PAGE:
Muslim groups reacted with a mixture of shock and scepticism at the announcement by police that they had broken up a major terrorist plot to bomb airliners.
Khurshid Ahmed, a member of the Commission for Racial Equality in Birmingham where some of arrests took place, expressed relief that an attack had been foiled.
"The response here is one of shock that we still find young people actively involved in activities which we would condemn as a society and also a sense of relief that a possible attack has been thwarted," he said.
He praised the police for alerting him in advance of the announcement so that he could explain to local community what was happening.
However Fahad Ansari of the Islamic Human Rights Commission said that many Muslims would be sceptical about the police statement.
In the past high profile arrests - such as the Forest Gate raid or the alleged plot to bomb Old Trafford football stadium - had failed to produce any evidence of terrorist activity.
"I think you will get cynicism from the community," he said.
"Over the last few years we have seen many high profile raids like this plastered over the press to terrify the public.
"We have seen it time and time again. It has been hit and miss on too many occasions. It is causing a lot of mass hysteria."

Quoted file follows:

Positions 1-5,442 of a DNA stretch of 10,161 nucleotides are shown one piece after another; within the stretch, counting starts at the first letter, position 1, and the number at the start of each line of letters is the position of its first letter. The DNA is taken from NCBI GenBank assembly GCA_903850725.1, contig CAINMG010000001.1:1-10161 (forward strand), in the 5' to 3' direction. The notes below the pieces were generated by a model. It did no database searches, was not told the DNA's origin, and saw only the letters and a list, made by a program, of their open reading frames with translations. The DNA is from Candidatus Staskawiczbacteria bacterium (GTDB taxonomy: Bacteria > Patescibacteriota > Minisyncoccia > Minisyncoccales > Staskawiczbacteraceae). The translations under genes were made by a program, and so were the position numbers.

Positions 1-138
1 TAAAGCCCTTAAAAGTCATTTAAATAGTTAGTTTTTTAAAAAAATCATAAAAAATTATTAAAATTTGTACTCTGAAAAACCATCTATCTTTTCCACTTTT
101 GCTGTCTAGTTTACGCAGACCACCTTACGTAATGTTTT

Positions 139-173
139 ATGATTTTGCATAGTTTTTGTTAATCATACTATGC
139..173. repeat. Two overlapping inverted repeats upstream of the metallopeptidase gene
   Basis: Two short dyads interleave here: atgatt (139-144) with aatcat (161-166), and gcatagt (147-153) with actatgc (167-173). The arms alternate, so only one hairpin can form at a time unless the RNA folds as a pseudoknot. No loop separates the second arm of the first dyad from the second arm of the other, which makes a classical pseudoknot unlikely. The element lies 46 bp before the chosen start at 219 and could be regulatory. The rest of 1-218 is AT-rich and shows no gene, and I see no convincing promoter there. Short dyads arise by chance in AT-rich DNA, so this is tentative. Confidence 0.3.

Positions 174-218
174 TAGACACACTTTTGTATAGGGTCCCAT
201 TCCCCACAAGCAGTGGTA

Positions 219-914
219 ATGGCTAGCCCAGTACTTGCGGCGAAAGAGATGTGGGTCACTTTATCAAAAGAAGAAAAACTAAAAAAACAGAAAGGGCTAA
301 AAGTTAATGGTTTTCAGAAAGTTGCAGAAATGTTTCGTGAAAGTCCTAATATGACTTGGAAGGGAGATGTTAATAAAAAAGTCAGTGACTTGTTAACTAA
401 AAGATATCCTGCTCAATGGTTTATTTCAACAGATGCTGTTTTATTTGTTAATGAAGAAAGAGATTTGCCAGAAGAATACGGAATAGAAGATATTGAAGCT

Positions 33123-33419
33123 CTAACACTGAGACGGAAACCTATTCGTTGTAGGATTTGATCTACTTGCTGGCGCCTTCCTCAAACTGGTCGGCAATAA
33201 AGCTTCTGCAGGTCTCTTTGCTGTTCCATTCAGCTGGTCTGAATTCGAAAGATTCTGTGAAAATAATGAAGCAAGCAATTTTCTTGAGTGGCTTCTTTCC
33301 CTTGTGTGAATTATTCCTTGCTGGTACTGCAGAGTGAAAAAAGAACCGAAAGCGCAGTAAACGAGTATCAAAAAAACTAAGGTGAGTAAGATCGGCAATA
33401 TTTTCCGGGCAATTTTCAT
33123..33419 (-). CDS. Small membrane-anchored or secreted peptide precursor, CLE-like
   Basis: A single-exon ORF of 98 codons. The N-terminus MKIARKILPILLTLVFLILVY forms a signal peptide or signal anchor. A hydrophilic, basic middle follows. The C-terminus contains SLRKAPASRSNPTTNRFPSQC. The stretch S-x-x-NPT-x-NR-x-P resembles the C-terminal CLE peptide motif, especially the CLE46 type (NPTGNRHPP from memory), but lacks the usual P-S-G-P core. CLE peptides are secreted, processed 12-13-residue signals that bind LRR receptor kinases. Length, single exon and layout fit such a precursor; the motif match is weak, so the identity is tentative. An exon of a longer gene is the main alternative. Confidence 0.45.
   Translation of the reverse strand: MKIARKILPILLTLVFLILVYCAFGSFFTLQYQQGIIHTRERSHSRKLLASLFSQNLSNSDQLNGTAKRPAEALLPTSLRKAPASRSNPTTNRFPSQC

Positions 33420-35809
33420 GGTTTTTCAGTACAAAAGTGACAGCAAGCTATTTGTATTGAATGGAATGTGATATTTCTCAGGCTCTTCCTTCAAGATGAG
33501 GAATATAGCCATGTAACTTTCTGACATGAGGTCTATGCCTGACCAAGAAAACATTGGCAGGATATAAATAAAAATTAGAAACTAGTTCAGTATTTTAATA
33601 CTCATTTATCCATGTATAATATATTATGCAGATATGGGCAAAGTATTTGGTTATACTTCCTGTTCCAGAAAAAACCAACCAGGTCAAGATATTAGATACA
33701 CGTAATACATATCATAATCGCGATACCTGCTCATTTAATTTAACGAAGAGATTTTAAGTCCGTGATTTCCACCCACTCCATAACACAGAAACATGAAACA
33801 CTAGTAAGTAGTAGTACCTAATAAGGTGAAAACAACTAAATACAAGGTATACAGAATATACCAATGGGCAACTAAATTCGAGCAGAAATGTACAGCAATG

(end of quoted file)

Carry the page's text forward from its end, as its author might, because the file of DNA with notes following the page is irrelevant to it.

He suggested that the raids could even have been timed to distract attention from the criticisms of the Government's stance on the Lebanon crisis.
Birmingham Labour MP Khalid Mah-mood appealed to local communities to help provide as much extra information as possible to help the police thwart the terrorists.
He said he believed the arrests were based on "fairly good intelligence".
Dr Mohammad Naseem, chairman of Birmingham Central Mosque, said he remained circumspect about the basis on which yesterday's arrests were made.
Dr Naseem said worshippers at Birmingham Central Mosque were "frustrated and saddened" at the news of the raids.
He said: "With the track record of the police, one doesn't have much faith in the basis on which people are detained."